Relationship with the experimental factors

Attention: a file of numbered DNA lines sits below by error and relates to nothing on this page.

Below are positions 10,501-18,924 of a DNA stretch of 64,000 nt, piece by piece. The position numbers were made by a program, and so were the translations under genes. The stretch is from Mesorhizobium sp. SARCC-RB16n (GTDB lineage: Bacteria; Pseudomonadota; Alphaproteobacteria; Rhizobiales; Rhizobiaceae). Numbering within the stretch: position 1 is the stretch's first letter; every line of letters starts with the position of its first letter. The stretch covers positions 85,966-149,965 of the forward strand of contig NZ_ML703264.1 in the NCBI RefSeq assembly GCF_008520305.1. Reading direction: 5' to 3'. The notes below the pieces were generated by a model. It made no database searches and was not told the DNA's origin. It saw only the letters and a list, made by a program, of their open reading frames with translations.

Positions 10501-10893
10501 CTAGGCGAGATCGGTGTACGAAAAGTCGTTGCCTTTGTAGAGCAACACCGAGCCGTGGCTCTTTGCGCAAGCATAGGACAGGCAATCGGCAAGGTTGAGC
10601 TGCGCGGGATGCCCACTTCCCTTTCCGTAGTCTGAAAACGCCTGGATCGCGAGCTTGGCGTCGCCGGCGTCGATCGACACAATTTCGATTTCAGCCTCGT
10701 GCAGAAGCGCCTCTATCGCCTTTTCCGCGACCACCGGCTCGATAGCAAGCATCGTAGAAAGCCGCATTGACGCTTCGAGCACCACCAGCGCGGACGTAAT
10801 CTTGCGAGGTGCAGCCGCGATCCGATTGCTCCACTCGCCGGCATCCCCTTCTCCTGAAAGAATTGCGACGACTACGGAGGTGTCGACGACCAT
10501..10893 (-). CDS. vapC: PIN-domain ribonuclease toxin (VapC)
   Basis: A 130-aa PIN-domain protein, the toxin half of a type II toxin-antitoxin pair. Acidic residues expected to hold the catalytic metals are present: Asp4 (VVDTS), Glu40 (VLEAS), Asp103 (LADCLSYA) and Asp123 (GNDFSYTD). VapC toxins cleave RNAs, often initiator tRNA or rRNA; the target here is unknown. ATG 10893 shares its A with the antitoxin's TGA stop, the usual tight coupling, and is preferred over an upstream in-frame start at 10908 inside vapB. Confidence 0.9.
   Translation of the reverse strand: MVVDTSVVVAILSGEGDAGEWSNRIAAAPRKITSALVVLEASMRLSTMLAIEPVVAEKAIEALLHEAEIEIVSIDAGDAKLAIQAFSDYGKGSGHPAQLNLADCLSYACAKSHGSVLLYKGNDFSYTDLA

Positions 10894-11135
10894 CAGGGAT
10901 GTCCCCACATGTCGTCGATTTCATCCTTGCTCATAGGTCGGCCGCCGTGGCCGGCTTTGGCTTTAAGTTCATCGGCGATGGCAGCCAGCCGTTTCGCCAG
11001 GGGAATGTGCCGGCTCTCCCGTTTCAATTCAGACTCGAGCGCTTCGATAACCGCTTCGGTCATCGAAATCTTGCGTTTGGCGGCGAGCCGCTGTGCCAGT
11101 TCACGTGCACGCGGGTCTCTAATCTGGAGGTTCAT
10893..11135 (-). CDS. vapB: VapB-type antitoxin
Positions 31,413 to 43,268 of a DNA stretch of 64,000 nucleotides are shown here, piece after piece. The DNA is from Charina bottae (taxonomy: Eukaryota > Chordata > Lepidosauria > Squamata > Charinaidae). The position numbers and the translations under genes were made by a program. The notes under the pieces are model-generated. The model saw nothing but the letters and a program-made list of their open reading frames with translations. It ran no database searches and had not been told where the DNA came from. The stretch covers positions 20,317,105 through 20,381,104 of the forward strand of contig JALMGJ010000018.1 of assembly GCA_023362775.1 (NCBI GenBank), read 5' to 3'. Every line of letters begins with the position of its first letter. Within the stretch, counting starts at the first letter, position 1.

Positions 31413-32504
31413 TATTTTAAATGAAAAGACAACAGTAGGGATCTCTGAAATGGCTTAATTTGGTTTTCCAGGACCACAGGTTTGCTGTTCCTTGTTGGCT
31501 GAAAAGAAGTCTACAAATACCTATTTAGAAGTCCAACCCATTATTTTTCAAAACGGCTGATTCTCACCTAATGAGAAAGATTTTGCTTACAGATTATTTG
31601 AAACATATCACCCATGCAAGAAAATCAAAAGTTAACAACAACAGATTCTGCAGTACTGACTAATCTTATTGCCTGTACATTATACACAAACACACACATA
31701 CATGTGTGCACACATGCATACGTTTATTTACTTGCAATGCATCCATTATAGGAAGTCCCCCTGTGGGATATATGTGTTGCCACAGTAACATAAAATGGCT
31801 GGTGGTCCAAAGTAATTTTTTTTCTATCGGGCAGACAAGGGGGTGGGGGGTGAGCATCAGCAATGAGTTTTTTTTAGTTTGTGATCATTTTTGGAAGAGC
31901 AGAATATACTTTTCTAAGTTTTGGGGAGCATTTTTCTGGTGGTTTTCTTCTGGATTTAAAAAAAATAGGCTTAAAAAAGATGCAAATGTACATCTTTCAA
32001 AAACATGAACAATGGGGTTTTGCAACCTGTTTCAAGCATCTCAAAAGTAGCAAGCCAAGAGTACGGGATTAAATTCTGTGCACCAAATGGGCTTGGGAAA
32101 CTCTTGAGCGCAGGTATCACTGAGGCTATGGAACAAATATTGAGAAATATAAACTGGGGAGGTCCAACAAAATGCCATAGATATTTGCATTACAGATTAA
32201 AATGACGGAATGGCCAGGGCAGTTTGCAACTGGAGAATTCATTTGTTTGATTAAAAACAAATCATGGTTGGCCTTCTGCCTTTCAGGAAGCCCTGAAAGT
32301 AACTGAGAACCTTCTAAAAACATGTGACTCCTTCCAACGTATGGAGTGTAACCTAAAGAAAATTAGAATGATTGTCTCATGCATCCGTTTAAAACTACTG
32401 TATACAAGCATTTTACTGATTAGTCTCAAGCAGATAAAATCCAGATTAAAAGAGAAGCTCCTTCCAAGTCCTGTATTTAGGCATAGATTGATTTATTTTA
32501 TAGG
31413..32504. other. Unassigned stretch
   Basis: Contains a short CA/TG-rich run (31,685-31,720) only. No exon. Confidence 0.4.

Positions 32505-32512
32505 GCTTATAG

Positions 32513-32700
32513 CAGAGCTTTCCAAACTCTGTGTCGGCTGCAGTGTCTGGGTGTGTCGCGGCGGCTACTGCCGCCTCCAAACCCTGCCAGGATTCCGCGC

We analyzed if the experimental factors modulated the activity of the ACC. Specifically, if the estimated Average Absolute ACC Activation (AAACC) prior and posterior to the Cz-electrode peaks of each component originate from the same distribution for the different error sources and scenarios across subjects. We computed the AAACC in a − 25 to 25 ms window around the peaks of the P200, N200, N450, and P600. Instead of computing two separate averaged values for P3a and P3b, we used a fixed window between 280–450 ms capturing the onset and offset time of the P300 component. A three-way Analysis of Variance (ANOVA) test was performed on the AAACC of the five components (P200, N200, P300, N450, and P600). The test factors were the scenarios, sources of errors, subjects, and interaction between them. Bonferroni correction was applied to correct the common p-value of 0.05 by dividing it by 5 (since five tests were made). Hence, the hypothesis was rejected for p-value below 0.01. We computed the Spearman correlation coefficient between AAACC activity of the components, and scores from the questionnaires for each subject individually, and difference between the scores for the perceived intelligence and perceived safety were tested for correlation with the average amplitude surrounding the peaks of the components. Table 1 shows the relationship between the source types (interface or agent), scenarios (SW or SR), the subjects, and the AAACC around the peaks of each component. It reveals that there are significant differences between the components for different sources (interface or agent) and for each subject individually. Furthermore, the interaction between the source and the subject is significant for the P200 and the P600 component.